On a late Saturday afternoon in June, 2016, employees at Orlando’s Pulse nightclub were preparing to open for the night. A DJ set up the booth and checked sound, bartenders prepped the bar area, the club was cleaned and ready to open. Neither employees nor patrons had any idea what was about to happen later that night.
At 2 am, Omar Mateen, a 29-year old man who had been investigated for terrorism, entered the club with a semiautomatic rifle and an automatic pistol and began shooting. 22 minutes later, he made a 911 call pledging allegiance to ISIS as he took hostages. At approximately 5 am, he was killed by police. In what became the scene of the deadliest mass shooting by a single gunman in U.S. history, Mateen killed forty-nine people and 53 were injured. The club has not reopened and may never reopen.
How can a business prepare for something like that?
Social media presents opportunities. In the above graphic, Pulse management was able to provide warning to patrons and to the community as the event was happening. This was clearly too late for people who had been killed or injured, but it served to inform the community. There are steps that a business owner can take to minimize risk. They include, but are not limited to:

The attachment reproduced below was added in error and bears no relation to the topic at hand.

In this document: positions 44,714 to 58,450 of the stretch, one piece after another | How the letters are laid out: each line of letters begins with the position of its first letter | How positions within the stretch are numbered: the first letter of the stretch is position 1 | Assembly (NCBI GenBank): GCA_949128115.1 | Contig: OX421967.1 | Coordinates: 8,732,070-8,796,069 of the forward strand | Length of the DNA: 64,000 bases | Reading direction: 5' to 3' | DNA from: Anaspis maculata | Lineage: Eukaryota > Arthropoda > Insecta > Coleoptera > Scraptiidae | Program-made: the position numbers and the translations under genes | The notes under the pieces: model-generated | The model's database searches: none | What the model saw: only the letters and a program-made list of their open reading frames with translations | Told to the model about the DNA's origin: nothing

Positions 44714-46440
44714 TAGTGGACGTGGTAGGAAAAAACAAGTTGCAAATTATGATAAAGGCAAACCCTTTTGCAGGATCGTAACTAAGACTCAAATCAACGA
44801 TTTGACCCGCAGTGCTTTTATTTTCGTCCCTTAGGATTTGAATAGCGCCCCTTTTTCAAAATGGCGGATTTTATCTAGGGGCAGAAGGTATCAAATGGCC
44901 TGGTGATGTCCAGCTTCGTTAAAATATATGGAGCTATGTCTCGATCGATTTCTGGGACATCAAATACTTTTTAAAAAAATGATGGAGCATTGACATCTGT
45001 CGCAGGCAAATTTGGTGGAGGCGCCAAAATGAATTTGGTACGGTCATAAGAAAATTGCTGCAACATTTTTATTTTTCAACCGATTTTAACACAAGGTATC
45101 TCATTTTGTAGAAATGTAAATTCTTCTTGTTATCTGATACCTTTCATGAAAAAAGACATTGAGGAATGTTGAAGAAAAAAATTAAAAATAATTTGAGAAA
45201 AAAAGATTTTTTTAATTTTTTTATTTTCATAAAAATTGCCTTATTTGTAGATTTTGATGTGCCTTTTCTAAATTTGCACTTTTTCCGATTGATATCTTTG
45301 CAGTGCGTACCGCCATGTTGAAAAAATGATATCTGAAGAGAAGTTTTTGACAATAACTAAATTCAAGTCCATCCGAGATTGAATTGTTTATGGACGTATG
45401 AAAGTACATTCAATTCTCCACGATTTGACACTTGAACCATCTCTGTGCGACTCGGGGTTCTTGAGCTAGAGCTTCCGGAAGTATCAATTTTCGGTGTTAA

- Hire veterans. That’s right. Veterans are trained with firearms and close combat techniques. If armed security or law enforcement is not available, an employee with military training or an employee with a concealed carry permit could offer an effective defense.
- Develop emergency response protocols. Develop plans in advance and offer training on implementing them. This includes communicating with leadership or authorities.
- Identify operational requirements for business continuity during emergencies. Secure vital information off-site and alert payroll providers, IT, manufacturing, supply chain, or other critical functions.
- Perform regular insurance checkups. It is possible to insure against a wide variety of risks. Insurance agents are your best source of education and your best resources. Determine if it is worthwhile to insure against terrorism. Learn about the costs and limitations of coverage.
- Conduct drills regularly. As employees come and go, new hires need familiarization with protocols.
Advance planning always increases chances of minimizing damage due to terrorism or other disasters. Invest time in planning and preparing the people of your business to get through adversity.